Judging from this thread as a whole, along with that Nolan article that was linked, I've been surprised to see how many people have had complaints with the dialogue/music balance in "Interstellar" specifically, even in theaters.
     
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  8. JohnG

    JohnG Senior Member

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    IDK if it would fit but, in reading your reply, wondered if you could use one of those thin "band" speakers for a centre. Maybe they sound awful or are impractical for you, but it's a thought.
     
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  9. NoamL

    NoamL Winter <3

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    I agree it's probably because of mixing in pristine environments while most theaters are not really even good, much less great, setups. Then again from a certain perspective, why not? people like Nolan and Zimmer consider themselves to be artists and believe people will be returning to enjoy their work years or decades from now. Why not make their best possible work, the way they want, instead of conforming their work to what's logistically & technologically possible today. I really couldn't enjoy Dunkirk but that was AMC's fault not Christopher Nolan's.

    Mix of music vs dialogue is another issue entirely... musical starts, stops and levels should never, EVER steal attention from the other elements in the film without a solid artistic reason.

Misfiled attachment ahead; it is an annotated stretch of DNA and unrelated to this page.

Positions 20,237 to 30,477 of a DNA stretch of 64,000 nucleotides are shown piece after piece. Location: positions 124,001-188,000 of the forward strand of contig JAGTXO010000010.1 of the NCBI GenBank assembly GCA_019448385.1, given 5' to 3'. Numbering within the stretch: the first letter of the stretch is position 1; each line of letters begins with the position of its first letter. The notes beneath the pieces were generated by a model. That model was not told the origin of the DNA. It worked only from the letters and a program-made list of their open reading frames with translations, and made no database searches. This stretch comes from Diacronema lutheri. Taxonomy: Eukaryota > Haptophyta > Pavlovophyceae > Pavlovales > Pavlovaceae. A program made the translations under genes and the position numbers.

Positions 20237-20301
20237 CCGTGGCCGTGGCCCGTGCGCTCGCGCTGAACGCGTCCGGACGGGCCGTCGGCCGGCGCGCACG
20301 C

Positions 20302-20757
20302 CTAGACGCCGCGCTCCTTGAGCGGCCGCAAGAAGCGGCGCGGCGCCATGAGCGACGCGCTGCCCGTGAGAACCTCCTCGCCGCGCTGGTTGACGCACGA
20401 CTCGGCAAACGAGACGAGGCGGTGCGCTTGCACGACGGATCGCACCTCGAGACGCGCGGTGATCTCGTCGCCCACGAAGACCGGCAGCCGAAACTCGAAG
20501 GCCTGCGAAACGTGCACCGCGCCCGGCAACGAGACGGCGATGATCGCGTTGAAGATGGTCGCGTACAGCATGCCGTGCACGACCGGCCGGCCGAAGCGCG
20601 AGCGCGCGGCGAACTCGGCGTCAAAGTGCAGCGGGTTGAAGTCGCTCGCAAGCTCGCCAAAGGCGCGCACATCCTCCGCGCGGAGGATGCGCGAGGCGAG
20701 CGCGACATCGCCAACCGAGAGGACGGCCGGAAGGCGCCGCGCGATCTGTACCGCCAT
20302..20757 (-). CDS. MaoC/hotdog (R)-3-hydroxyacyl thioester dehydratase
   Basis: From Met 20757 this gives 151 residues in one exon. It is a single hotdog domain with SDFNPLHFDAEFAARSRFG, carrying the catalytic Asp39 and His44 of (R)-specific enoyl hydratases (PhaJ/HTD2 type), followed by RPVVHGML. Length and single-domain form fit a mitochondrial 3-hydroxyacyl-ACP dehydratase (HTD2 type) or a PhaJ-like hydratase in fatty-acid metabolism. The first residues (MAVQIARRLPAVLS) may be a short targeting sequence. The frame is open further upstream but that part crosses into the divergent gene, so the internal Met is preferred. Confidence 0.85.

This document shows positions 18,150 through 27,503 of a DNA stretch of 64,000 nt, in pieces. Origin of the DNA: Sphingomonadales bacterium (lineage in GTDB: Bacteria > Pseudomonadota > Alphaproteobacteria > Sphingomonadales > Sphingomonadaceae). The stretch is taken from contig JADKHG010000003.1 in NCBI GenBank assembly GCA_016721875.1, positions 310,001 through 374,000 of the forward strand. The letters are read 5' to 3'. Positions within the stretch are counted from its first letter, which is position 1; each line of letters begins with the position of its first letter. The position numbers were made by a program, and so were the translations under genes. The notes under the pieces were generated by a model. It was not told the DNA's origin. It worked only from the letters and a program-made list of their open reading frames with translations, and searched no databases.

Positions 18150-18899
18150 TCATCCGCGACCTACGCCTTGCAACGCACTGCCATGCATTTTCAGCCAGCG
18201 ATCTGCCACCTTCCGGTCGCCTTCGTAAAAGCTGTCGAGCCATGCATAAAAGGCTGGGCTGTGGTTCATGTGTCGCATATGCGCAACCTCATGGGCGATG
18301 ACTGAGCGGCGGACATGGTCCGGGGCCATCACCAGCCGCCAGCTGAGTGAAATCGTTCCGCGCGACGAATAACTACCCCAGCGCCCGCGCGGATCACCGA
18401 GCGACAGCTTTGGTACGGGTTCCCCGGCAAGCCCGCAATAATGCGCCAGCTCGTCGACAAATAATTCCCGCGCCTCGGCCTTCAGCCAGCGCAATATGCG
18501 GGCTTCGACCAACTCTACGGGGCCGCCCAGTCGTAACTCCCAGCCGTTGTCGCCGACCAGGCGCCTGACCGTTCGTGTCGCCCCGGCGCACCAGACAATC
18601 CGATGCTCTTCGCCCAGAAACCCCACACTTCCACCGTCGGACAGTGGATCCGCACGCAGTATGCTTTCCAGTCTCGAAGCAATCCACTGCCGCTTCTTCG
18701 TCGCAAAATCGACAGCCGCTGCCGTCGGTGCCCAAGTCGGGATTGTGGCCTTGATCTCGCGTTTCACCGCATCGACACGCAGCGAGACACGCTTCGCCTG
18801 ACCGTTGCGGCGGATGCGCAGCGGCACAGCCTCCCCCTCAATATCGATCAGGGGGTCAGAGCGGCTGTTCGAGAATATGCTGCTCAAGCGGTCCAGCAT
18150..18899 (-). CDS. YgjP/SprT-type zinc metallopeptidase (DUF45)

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  10. OP
    OP
    WindcryMusic

    WindcryMusic Always learning

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    If you are talking about soundbars, there isn't enough room for one of those on the ledge where my television sits unless it is no more than 3" deep and 2" high, and I don't think I've ever seen one that is that small.

    Also, yes, I do think they sound awful. :shocked:
     
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  11. Nick Batzdorf

    Nick Batzdorf Moderator

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    Actually, I'm very happy with our Vizio soundbar (3.0, i.e. two speakers + a center one). It's great.

    And no, it's not an audiophile system, but then either is my car radio. I have my studio for serious listening.
     
  12. OP
    OP
    WindcryMusic

    WindcryMusic Always learning

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    Cool, I’m glad you’re happy with it. I’ve heard a Visio soundbar and I’m afraid didn’t care for it myself.

    But maybe this is the difference - I also use my home theater as a “2nd check” listening environment for my mixes, especially since my studio’s Equator D8 nearfields don’t tell me much below around 80Hz, and my studio space is far from ideal. Well, maybe it is a “3rd check” after headphones, but still, I want it to give me an idea of what I’m getting out of my mixes over a reasonably good home stereo system.
     
  13. Nick Batzdorf

    Nick Batzdorf Moderator

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    That's not what I use it for. I have big and little speakers in my studio for that.